Wood Gets His Own Asteroid

Not everyone can say they have an asteroid bearing their name, but a Wheeling man has earned that distinction.

Planetary scientist and author Charles “Chuck” Wood said he was surprised to learn Thursday morning that an asteroid has been named in his honor.

An official citation from the International Astronomical Union’s Minor Planet Circulars identifies the heavenly body as “(363115) Chuckwood = 2001 FW224.” According to the official citation, this asteroid was discovered on March 22, 2001 by SKADS at Kitt Peak.

Explaining its reason for making the honor, the International Astronomical Union stated that Wood “made fundamental insights into the role of cratering and volcanism in shaping planetary surfaces. He tirelessly promoted science education through numerous books, popular articles and the Internet. His development of education programs introduced many students to science.”

Wood, a staff member of the Challenger Learning Center at Wheeling Jesuit University, said, “I have just begun to find information about ‘my’ asteroid. It is about three times as far from the Sun as the Earth, between the orbits of Mars and Jupiter. It is part of a family of asteroids that probably resulted from a collision of two larger asteroids about 2.5 billion years ago. Its size is 2.7 kilometers (1.7 miles) across. It is rich in carbon and probably has ice on its surface.

“There are more than 360,000 known asteroids, but only about 15,000 have been named,” he added.

Wood quipped, “This asteroid is safely in the outer part of the asteroid belt and is unlikely to ever threaten Earth — there won’t be any movie to save Earth from asteroid Chuckwood!”


Closer to Planet Earth, storyteller Judi Tarowsky of St. Clairsville will give two presentations of her historic narrative, “To Summits of Glory — The West Virginia Flying Corps,” at area libraries this month.

Tarowsky will offer a program for Lunch With Books at the Ohio County Public Library, 52 16th St., Wheeling, at noon Aug. 21. She also will speak at the Brooke County Public Library, 945 Main St., Wellsburg, at 6 p.m. Aug. 22. Both programs are free and open to the public.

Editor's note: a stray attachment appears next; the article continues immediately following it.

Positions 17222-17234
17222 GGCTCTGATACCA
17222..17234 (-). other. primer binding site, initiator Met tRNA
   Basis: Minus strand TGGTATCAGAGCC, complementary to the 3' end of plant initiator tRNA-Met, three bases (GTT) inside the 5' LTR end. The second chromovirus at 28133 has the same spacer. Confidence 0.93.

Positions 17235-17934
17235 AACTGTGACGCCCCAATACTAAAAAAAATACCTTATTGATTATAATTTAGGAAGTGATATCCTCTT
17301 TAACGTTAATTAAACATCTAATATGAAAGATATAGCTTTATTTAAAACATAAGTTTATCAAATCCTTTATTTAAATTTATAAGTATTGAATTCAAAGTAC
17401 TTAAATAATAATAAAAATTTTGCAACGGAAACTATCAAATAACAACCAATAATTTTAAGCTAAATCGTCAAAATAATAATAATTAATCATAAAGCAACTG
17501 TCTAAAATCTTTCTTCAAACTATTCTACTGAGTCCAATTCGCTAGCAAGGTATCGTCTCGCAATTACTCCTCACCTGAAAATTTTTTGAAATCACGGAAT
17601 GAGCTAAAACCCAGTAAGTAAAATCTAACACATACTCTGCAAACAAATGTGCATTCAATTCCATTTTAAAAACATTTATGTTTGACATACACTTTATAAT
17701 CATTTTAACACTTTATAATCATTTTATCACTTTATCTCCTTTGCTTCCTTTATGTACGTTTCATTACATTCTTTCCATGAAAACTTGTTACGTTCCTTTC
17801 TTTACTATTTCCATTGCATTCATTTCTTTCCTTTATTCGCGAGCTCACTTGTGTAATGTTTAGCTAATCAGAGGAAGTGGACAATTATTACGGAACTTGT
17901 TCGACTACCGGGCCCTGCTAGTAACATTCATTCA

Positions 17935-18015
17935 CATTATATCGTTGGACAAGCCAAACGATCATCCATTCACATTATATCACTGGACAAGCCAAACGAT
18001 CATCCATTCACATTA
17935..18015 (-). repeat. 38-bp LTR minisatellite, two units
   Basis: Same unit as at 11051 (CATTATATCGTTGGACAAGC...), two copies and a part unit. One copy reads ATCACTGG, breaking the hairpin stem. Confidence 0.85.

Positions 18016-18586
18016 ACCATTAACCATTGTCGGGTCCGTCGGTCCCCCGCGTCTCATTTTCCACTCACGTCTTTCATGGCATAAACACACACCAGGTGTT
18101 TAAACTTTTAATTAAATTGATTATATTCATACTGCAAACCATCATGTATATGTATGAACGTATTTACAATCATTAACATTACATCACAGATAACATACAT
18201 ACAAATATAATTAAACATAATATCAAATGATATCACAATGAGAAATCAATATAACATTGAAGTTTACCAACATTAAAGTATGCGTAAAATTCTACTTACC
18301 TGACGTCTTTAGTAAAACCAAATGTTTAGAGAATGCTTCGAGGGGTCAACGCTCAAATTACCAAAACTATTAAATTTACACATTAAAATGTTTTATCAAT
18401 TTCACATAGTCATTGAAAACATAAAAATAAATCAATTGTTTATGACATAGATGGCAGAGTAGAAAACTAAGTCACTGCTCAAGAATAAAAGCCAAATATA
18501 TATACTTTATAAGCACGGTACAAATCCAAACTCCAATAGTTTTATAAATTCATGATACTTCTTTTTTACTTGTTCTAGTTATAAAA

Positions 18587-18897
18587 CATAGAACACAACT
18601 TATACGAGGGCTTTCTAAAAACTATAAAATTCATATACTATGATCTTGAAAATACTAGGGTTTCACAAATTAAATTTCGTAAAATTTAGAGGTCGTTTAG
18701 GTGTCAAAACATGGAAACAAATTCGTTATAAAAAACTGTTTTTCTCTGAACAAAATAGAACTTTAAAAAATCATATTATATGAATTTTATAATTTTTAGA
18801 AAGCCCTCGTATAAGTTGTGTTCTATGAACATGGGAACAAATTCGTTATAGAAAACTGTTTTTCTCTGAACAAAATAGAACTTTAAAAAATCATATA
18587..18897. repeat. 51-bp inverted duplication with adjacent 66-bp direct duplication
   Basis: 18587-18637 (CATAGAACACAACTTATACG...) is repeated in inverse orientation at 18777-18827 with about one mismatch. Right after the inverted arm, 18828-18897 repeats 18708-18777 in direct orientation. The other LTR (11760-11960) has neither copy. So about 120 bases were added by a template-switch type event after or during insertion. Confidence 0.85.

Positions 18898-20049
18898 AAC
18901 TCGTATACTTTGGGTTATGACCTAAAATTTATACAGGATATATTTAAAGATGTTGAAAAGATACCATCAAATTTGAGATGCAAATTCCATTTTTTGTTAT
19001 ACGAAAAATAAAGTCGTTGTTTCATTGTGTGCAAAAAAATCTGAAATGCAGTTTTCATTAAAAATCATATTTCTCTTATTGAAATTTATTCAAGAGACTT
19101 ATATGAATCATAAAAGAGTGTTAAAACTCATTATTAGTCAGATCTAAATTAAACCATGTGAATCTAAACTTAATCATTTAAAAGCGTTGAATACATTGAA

The St. Clairsville resident has appeared at many storytelling festivals in recent years. She is slated to perform at the 2018 Southern Ohio Storytelling Festival in Chillicothe in September.

Her narrative, “To Summits of Glory,” recounts the story of Louis Bennett Jr., who is immortalized in the statue of “The Aviator” on the campus of Linsly School in Wheeling. His service in Great Britain’s Royal Air Force also is commemorated, albeit anonymously, in a stained glass window at Westminster Abbey in London.

Bennett, a Yale University student from Weston, established the West Virginia Flying Corps at a riverside location in Beech Bottom in 1917, as the United States was nearing its entry into World War I. Ultimately, however, U.S. military officials rejected Bennett’s proposal, leading him to go to Canada and on to England to join a wartime flying unit.


Award-winning West Virginia author Ann Pancake will return to West Virginia University this fall as writer-in-residence.

Pancake will teach courses in Appalachian literature, environmental criticism and other subjects related to her writing and research. University officials stated, “She will also contribute to the WVU Humanities Center Community Affiliates program but will devote the bulk of her time to writing about her native state.”

She is slated to deliver a public lecture, “Double Vision,” at WVU’s downtown library in Morgantown on Oct. 22. The lecture is part of the Humanities Center’s “Quality of Life” speakers’ series.

Pancake received an honorary doctorate from WVU in May and delivered the keynote address at the Eberly College of Arts and Sciences commencement. Her 2007 novel, “Strange as this Weather has Been,” won the Weatherford Prize for Appalachian literature.

Linda Comins can be reached via email at: lcomins@theintelligencer.net


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